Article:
But this is not just a guy’s problem. Porn use is also plaguing women in Christian colleges. Though growing in Christ is very important to these young women and many of them are in leadership in their campus ministry, pornography remains a part of their lives. Fifty-one percent of this group watch porn at least occasionally. Seventy percent of them either watched porn or had a sexual hookup in the last 12 months.

To compound pornography’s pervasiveness, the “easy out” of porn surged during the COVID-19 pandemic. The already unparalleled amount viewed increased by 12 percent in just the first three weeks of the lockdown. The Christian porn problem is getting worse not better. Our future Christian leaders, spouses and parents are having their hearts and minds captured by porn, and the impact is devastating.

The Bible is clear when it says, “fleshly lusts wage war against the soul” (1 Peter 2:11). The spiritual attack of fleshly lusts like pornography is able to be measured and countered. Sociology professor Samuel Perry researched the impact of pornography use on a group of 3,000 people over a six-year period of time. His peer-reviewed research shows that porn use wages war in at least three areas.

See Also

Spiritual Growth

Dr. Perry’s research showed that “Any porn use…is associated with declines in religious commitment and behavior (i.e. attending services, prayer, etc.) and an increase in religious doubts. So, think about it. If you wanted Christians to be less committed to praying, going to church and reading their Bible, and wanted them to doubt more, just get them to watch porn.

Marriages

Married couples with one spouse watching porn are two to three times more likely to divorce in the first two years of marriage than porn-free couples. One of the best predictors of divorce for a person is the depth of their porn habit. And the younger generation has a deeper porn habit than any generation before.

Kingdom Service

The study found that the more frequently someone uses pornography the less likely they are to serve in their congregation. More porn = less service.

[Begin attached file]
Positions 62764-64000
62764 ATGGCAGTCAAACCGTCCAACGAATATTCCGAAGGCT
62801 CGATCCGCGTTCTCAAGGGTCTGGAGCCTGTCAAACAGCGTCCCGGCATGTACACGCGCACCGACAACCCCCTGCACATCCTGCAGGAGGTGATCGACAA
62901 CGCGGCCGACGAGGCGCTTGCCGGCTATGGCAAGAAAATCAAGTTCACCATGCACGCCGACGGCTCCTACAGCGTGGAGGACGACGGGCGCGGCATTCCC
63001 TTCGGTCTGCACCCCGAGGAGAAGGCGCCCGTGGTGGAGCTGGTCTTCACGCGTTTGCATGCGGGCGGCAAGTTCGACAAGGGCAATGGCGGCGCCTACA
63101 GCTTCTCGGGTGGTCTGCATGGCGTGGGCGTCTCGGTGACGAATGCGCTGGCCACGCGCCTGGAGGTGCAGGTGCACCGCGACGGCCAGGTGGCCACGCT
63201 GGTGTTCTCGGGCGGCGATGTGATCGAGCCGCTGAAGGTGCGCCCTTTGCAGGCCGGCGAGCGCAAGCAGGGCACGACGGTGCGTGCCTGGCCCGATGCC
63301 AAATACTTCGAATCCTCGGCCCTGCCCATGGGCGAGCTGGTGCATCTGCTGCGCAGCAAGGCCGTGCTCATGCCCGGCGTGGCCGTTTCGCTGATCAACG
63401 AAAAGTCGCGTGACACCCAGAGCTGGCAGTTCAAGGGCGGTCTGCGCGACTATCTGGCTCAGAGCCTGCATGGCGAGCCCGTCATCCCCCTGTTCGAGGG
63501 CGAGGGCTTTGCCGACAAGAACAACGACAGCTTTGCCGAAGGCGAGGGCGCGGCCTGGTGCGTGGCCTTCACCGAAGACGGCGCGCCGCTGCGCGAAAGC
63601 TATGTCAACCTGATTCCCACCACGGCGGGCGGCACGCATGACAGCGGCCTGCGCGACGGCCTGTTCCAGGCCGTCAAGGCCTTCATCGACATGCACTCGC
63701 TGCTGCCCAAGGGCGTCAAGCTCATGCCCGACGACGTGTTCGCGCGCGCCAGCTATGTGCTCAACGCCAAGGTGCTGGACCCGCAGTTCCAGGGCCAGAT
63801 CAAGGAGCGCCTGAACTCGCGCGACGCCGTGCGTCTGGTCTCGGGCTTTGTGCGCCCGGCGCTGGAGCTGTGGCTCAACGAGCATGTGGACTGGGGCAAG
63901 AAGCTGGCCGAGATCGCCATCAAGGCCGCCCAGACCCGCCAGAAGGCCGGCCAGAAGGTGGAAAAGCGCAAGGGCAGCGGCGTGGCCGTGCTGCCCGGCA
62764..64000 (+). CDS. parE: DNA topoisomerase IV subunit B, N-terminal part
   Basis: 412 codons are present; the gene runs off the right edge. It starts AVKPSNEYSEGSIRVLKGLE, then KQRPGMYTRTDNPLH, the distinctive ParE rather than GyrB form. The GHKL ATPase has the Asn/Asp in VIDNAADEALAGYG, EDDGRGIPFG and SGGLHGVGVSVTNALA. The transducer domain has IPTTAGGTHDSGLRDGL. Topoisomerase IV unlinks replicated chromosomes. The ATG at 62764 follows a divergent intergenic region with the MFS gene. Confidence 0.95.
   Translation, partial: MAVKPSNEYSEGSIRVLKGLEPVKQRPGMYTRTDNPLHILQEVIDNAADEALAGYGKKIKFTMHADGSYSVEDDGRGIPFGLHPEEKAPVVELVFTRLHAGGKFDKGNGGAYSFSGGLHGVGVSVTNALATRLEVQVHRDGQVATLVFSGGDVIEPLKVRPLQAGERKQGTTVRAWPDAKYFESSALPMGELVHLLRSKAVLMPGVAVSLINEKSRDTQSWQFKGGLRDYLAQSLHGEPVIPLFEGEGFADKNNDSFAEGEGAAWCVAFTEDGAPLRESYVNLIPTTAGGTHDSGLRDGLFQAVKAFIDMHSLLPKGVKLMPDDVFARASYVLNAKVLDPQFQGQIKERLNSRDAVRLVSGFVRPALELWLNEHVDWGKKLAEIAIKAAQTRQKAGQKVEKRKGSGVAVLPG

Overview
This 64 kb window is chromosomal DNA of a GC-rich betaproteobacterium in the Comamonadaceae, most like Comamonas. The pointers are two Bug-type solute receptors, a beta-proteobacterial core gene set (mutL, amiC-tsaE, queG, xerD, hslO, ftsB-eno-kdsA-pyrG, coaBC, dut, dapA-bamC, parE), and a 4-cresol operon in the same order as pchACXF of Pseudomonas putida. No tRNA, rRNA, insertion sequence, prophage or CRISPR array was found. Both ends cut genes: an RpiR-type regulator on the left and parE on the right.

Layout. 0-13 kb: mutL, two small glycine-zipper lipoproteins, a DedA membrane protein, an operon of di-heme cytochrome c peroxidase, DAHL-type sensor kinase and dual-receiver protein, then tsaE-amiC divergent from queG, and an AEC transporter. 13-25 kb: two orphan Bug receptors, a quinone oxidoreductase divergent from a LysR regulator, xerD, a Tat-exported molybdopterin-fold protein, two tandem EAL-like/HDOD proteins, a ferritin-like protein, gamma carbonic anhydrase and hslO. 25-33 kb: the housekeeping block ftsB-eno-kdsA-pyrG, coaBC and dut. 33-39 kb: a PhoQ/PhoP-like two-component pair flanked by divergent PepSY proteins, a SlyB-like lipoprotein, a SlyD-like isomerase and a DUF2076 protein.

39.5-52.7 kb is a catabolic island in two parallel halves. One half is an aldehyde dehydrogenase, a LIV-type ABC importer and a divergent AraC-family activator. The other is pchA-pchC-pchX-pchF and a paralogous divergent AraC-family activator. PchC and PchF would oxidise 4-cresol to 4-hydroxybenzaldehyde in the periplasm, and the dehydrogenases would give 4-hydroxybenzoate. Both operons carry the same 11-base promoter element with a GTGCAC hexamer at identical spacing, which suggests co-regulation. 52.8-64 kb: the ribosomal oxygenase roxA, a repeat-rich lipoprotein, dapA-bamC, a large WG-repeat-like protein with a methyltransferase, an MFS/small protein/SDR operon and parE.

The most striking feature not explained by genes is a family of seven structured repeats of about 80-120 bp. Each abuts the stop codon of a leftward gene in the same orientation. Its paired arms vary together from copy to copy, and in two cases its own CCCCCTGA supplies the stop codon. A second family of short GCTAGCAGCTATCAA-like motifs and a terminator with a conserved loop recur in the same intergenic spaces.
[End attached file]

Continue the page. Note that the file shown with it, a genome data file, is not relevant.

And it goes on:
But There is Hope

When most people recognize the destructive power of porn, their efforts to stop often aren’t effective because they find they are addicted. Porn stimulates the brain like any other addictive drug. It is enslaving a generation. But there is hope for freedom and we are seeing it. This is why I wrote The Freedom Fight: The New Drug and the Truths that Set Us Free. Combatting this issue in the Church with real solutions that are biblically-based, scientifically informed and gospel-centered isn’t just a responsibility but it’s an opportunity for revival and growth.

If someone is going to overcome a porn addiction, they must outgrow it by developing in areas that address the roots of their addiction. How does someone outgrow porn? They must grow and develop in the following areas: personal holiness, renewing their minds and building new neurological pathways, breaking isolation by developing authentic relationships/accountability, learning to process emotions not medicate them, living out of an identity in Christ instead of a shame identity and replacing lies they have believed with truth. God’s truth is setting people free. Before it sets them free, it changes them. And because it changes them, the freedom lasts.